What makes the Rangers’ self-inflicted plight even worse is that the Thrashers late surge is all about heart and effort since their major moves were to trade away a goalie and their best player while essentially getting Johnny Oduya and 48-year-old Chris Chelios for the stretch run. The Rangers have faltered because their effort, discipline and, let’s face it, heart, were lacking. Talent-wise, the Rangers should be ahead of the Thrashers. But before yesterday’s game, coach John Tortorella talked about needing to get a big play. He got one when Henrik Lundqvist stopped a penalty shot but he never got the big play he needed from Marian Gaborik, certainly not from Olli Jokinen, suspect both offensively and defensively and discipline-wise. In fact, except for Lundqvist, none of the Rangers who should be counted on to be difference makers, influenced the game one bit.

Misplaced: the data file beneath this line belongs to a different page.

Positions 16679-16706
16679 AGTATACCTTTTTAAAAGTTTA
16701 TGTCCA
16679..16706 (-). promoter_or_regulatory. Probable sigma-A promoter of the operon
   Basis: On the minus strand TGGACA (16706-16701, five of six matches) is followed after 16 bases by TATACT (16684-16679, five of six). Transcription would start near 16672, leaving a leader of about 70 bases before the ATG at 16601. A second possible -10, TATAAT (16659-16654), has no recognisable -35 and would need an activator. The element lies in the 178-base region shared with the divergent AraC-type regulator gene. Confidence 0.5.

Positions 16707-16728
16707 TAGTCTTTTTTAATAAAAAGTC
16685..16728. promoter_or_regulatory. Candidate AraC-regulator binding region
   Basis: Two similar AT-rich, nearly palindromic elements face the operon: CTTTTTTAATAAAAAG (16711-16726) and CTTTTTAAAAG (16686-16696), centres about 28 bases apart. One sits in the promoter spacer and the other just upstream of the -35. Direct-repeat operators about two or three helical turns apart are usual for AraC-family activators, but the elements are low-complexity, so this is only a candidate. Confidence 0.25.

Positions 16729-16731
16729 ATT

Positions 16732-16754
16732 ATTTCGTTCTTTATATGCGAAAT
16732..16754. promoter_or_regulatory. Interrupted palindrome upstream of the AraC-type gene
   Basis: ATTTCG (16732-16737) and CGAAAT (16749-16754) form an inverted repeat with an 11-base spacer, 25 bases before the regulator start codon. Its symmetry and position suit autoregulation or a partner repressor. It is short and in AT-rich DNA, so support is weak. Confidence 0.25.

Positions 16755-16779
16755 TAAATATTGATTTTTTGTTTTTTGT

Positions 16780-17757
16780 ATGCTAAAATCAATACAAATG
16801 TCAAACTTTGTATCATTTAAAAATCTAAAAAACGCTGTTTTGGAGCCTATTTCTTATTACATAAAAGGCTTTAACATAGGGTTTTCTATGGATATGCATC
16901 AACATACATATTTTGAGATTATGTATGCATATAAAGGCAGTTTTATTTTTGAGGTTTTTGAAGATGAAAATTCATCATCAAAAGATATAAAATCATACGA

So, yes, I’ve officially shifted from my long-held position the Rangers were going to squeeze in as the eighth seed. I’ll admit it, the depths of their inconsistent, often unengaged hockey has surprised me. And it shows this team, this organization, has some serious leadership issues on all levels: The players couldn’t motivate themselves, which is completely on them. The coach couldn’t motivate the players, which speaks to Tortorella’s relationship with the team, the general manager ultimately brought in too many spare/bad parts despite the brilliance of the Scott Gomez/Marian Gaborik maneuver, and the owner has shown far too much patience and trust. Meanwhile, because the owner does not speak to the media and the general manager, for the most part does not speak to the media, there is a sense of a lack of accountability throughout the organization. Which is not fair to the fans, who essentially finance the product.
I couldn't have said it any better myself. Props to Gross for actually reporting analysis like this, especially since we all know he is not wrong.